So starting off with the corset you need to get all your panels right. A basic corset has four panels – two front and two back. There are corsets which have a center front seam or have a continuous front center panel. I opted for the one with a seam because it gives a more fitted appearance that other one. Well, it’s totally up to your style and design.
The seam allowances will be as follows, Vertical seams – 1.2 cms; top seams – 1 cms; Hemline – 3 cms; Centre Back – 4cms
Now on the fabric, the fabric that I am using is Silk Brocade. It’s 380/- per meter; you need only a meter fabric for the corset. Now one thing you have to keep in mind while cutting is the motifs. My brocade has large motifs which I need to carefully align in my seams. The best way which I’ve found, and it works, is to mark your designs within the seams. So make your pattern on a tracing sheet, place it over the motifs and draw. So for your Centre front panel, your seam line should be at the center of the motif and not the seam allowance. Seam allowance is the excess that will go inside and so if you will align your motif with it then your motif will be gone by half an inch. I have aligned my motifs in a way that they go alternate, up and down with the contouring of the corset. There are panels where I have fully incorporated a motif.
One thing really important to note here, you need to heat test your fabric to check for any shrinkages. Cut a 10 by 10 cms piece of fabric and iron it properly. Then measure the length once again, note down the new length and calculate the shrinkage percentage. Like my fabric shrunk by 0.2 cms, that’s 2%. So depending on how much your fabric shrunk, add that amount in the seam allowance. So my original seam allowance was 1.2cms, now it is 1.4 cms.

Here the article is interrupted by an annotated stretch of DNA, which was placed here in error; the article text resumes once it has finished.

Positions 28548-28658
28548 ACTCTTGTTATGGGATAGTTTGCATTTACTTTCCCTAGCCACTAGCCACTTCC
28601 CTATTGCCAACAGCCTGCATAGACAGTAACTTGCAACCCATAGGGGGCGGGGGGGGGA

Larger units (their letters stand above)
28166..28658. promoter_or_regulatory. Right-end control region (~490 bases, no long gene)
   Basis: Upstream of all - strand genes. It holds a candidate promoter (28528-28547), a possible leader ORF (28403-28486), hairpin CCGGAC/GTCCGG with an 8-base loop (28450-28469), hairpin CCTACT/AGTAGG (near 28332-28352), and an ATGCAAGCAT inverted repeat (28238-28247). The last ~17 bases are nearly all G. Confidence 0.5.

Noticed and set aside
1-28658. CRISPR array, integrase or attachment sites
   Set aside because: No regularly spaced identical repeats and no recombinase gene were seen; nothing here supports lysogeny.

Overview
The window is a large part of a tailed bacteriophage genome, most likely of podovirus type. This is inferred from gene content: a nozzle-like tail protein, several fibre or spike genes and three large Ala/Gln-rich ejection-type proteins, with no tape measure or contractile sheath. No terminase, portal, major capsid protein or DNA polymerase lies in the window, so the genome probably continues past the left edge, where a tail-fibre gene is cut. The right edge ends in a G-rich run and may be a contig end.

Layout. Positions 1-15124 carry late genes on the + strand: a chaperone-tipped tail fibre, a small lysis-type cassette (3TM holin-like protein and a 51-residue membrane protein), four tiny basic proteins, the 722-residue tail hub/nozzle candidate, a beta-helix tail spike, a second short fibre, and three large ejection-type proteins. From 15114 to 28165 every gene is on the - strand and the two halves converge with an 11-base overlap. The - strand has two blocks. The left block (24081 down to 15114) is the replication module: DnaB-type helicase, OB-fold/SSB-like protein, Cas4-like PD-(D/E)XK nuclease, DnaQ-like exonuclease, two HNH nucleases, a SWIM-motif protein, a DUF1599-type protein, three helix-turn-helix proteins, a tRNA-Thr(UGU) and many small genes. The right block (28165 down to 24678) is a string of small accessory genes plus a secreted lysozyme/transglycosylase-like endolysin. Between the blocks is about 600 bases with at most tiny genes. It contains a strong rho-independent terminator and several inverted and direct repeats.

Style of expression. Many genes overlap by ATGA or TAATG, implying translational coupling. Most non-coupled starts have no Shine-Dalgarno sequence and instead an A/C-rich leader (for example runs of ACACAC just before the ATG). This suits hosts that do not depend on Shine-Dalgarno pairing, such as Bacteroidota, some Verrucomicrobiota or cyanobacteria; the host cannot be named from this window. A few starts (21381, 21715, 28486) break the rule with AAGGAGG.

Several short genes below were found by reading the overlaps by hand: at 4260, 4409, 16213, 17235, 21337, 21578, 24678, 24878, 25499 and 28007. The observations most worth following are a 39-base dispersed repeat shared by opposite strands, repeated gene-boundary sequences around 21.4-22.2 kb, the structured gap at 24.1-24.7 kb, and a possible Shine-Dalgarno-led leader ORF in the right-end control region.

So these are all my panels cut out and you can see how I have matched the motifs on the seams. This did cost me entire 1m of fabric but I guess its worth it.
So now once the fabric is cut you need to attach the fusing, also called interfusing or interlining. The best fusing is jacket fusing, it gives a sturdiness to the fabric and also the grains of fusing really help mold the panel for contouring which is really important for the corset. You need to first iron the fabric and fusing together so it holds, and then pass it through a fusing machine. In case you are making it at home then I’d suggest use steam and go over the panel properly. (Make sure you are taking care of grain line)
After fusing your fabric and fusing, start pining your panels from one side. So let’s say you start from the right side, so pin up the back panels first.
You need to give the first seam at 1.4 cms, the best way is to check your machine’s base, you will see these markings and 1/4, 1/2, 3/8, 1 inch. The edge of your fabric should be aligned with 1/2 inch marking. Your seam width should be 4 for the first seam.
After your first seam, flat open your fabric and check whether your panel is properly stitched, and (if you have motifs) have your motifs aligned. Once you’re sure, make another stitch on the original one, with stitch width 2.5. By doing so, the two seams with intertwine with each other thereby making the seam stronger, because your corset will be pulled very tightly at the back, you don’t need the panels to tear open.
Using the same way stitch all your panels together. Once it’s done, pin it on the dummy to check for fit.
My corset was a perfect fit on the dummy and you can see how seamlessly the motifs have been aligned. It was definitely tiring but I guess the result is worth it. Now you might see that the bust portion is popping out of the body. That could be one look if you like but I need a really fitted corset so we need to give a gather stitch on above bust line. You have to set the stitch dial to 4 and stitch along the seam line on top.
Place it on the dummy once again and start pulling threads from either side until the corset perfectly rests on the bust. Once you have it, tie the threads together so the gather doesn’t open.
So this was all about having your basic corset ready. Click on the link below for next post on boning.